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Belle of Chicago, The (Sousa)

From Wind Repertory Project
John Philip Sousa

John Philip Sousa


General Info

Year: 1892
Duration: c. 2:05
Difficulty: (see Ratings for explanation)
Publisher: Harry Coleman
Cost: Score and Parts – Out of print.

For availability information, see Discussion tab, above.


Instrumentation

Condensed Score
D-flat Piccolo
Flute I-II
Oboe
Bassoon
E-flat Soprano Clarinet
B-flat Soprano Clarinet Solo-II-III
E-flat Alto Clarinet
B-flat Bass Clarinet
E-flat Contra Alto Clarinet
B-flat Contrabass Clarinet
B-flat Soprano Saxophone
E-flat Alto Saxophone I-II
B-flat Tenor Saxophone
E-flat Baritone Saxophone
B-flat Bass Saxophone
B-flat Cornet Solo-II-III
B-flat Trumpet
E-flat Horn or Alto I-II-III-IV
Horn in F I-II-III-IV
Trombone I-II-III
Euphonium
Tuba
String Bass
Timpani
Percussion, including:

(Percussion instrumentation undifferentiated in score)


Errata

None discovered thus far.


Program Notes

Sousa completed the band full score of The Belle of Chicago on July 23, 1892, in Washington, D.C. This date was precisely one week before his discharge from the Marine Corps to form his own civilian band, which, incidentally, was based in Chicago, so it is not at all surprising Sousa sought to curry favor with this Midwestern metropolis. Some have speculated the title was intended for Ada Blakely, wife of his new manager, David Blakely.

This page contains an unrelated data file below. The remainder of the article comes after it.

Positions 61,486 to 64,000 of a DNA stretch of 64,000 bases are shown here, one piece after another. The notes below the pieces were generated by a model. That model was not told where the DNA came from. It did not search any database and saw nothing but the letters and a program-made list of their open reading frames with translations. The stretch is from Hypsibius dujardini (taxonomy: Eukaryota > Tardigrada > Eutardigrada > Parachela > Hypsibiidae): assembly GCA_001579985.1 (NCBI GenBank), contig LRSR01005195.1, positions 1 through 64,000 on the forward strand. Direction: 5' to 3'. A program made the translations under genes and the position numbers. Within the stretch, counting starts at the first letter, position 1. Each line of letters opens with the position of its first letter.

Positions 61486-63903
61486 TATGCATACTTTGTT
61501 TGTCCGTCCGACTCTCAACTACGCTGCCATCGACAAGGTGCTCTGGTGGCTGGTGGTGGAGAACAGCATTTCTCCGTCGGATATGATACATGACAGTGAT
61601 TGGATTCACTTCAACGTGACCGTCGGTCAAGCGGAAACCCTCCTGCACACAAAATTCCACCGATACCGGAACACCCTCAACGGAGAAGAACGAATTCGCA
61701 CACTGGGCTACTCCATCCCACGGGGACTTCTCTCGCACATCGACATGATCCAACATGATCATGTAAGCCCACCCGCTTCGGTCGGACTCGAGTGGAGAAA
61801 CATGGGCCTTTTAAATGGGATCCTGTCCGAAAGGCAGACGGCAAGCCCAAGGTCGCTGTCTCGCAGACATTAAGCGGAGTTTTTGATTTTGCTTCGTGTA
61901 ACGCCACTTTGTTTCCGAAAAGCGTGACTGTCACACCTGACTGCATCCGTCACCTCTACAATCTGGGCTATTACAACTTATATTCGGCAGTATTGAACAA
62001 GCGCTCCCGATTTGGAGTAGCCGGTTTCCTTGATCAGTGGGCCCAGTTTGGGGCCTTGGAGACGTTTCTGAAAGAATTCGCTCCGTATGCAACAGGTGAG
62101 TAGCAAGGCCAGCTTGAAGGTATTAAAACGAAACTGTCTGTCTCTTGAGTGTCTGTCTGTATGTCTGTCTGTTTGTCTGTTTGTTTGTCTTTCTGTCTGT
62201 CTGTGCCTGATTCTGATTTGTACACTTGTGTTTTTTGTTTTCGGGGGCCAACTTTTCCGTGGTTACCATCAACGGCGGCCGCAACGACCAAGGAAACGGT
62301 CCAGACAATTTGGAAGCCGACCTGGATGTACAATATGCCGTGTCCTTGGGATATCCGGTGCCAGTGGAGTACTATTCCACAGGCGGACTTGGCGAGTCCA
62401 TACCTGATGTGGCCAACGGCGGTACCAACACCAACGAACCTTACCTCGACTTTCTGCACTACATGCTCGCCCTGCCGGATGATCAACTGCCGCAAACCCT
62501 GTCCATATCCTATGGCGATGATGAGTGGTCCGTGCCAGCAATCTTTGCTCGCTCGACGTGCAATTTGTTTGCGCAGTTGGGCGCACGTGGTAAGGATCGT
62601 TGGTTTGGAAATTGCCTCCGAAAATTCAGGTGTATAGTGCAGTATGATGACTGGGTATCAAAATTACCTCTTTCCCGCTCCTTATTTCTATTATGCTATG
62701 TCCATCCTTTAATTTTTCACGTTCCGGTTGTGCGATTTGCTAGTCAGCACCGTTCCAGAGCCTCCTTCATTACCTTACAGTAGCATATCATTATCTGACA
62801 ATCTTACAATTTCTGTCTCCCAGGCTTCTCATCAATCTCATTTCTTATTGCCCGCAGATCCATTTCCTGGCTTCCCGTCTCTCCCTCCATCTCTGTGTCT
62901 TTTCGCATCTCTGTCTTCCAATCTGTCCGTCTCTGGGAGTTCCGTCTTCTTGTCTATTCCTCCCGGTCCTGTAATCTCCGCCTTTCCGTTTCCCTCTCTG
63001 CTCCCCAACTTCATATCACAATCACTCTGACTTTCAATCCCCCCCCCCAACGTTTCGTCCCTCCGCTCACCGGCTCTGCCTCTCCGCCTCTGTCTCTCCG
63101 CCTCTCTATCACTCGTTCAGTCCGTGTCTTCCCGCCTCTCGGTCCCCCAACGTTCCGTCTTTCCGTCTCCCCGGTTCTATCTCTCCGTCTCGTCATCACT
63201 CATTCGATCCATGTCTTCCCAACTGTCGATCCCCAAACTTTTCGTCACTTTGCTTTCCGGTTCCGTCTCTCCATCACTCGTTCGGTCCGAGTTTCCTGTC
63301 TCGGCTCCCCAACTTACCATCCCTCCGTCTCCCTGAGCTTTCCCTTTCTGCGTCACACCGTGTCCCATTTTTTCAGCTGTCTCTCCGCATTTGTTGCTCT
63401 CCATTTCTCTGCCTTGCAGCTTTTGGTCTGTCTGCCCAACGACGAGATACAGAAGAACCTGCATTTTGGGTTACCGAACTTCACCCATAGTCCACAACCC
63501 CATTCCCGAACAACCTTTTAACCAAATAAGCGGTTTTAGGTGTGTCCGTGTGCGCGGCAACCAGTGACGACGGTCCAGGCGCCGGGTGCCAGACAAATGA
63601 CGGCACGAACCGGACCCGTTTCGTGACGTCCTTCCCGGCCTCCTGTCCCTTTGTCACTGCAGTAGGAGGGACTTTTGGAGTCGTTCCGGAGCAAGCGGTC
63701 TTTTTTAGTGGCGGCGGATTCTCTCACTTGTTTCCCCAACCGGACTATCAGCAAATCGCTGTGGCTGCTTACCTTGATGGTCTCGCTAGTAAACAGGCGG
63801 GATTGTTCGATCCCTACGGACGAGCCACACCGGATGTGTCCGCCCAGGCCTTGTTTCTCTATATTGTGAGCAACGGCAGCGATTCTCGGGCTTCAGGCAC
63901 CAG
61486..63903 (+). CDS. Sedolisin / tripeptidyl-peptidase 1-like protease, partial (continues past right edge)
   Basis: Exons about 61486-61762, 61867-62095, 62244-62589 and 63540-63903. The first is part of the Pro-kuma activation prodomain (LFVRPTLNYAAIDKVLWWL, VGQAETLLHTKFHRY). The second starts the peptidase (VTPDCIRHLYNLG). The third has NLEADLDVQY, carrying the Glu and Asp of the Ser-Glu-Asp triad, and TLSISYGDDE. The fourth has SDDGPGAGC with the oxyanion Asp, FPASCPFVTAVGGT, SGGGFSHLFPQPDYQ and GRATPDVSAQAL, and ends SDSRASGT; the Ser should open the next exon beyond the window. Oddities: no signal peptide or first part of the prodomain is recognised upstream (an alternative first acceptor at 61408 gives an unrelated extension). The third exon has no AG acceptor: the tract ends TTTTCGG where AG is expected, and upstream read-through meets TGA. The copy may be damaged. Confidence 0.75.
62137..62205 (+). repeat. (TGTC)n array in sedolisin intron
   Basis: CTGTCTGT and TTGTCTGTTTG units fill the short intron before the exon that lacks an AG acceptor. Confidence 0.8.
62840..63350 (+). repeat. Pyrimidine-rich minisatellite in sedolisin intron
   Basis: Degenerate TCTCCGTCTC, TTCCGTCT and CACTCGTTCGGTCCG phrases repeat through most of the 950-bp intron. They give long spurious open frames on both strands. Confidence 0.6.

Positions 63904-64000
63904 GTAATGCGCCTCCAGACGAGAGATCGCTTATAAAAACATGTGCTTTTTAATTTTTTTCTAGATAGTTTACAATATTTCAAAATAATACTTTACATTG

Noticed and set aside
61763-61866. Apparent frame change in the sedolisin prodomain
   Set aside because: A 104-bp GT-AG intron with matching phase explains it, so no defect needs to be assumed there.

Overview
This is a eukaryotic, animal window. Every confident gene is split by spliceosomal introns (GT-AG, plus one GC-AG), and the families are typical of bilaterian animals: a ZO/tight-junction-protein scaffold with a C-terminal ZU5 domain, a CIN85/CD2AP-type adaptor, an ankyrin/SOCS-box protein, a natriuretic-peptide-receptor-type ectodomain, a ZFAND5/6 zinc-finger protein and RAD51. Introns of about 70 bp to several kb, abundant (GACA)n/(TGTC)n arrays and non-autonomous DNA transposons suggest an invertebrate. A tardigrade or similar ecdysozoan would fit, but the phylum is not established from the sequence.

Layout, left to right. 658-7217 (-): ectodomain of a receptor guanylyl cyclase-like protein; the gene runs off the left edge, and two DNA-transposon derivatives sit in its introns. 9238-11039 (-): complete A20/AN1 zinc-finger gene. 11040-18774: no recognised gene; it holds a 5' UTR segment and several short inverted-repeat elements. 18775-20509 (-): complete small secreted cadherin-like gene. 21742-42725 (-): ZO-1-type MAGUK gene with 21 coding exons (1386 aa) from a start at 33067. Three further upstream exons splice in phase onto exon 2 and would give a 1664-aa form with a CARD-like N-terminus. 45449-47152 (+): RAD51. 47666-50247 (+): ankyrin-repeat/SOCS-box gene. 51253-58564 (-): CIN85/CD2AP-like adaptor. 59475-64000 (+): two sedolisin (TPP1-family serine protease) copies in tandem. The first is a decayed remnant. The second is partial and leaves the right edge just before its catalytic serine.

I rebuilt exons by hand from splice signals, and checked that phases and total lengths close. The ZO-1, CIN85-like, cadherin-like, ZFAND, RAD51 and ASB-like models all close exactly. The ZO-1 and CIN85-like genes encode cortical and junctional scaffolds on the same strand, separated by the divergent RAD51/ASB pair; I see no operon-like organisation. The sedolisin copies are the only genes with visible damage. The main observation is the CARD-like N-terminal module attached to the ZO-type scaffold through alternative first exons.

Chicago would prove an important performance site for Sousa for many years, and reviews from the Chicago press were always important. An unidentified press clipping from the Sousa Band press books demonstrates that initial reaction to The Belle of Chicago was not everything Sousa might have hoped. What he intended as a salute to the ladies of Chicago received this stinging criticism from one writer: “Mr. Sousa evidently regards the Chicago belle as a powerful creature, with the swinging stride of a giant, a voice like a fog-horn, and feet like sugar-cured hams”. And "Mr. Sousa has made his Chicago belle a strapping kitchen wench..."

This one negative review, while humorous, did not overshadow the fact this was one of Sousa’s best marches to date. The arresting four-bar introduction and the lean four-strain format (without breakup strain/dogfight/episode) is vigorous and exciting, with an irresistible momentum.

- Program note by Senzoku Gakuen College of Music Blue Tie Wind Ensemble concert program, 21 December 2012


Commercial Discography


State Ratings

None discovered thus far.


Performances

To submit a performance please join The Wind Repertory Project


Works for Winds by this Composer


Resources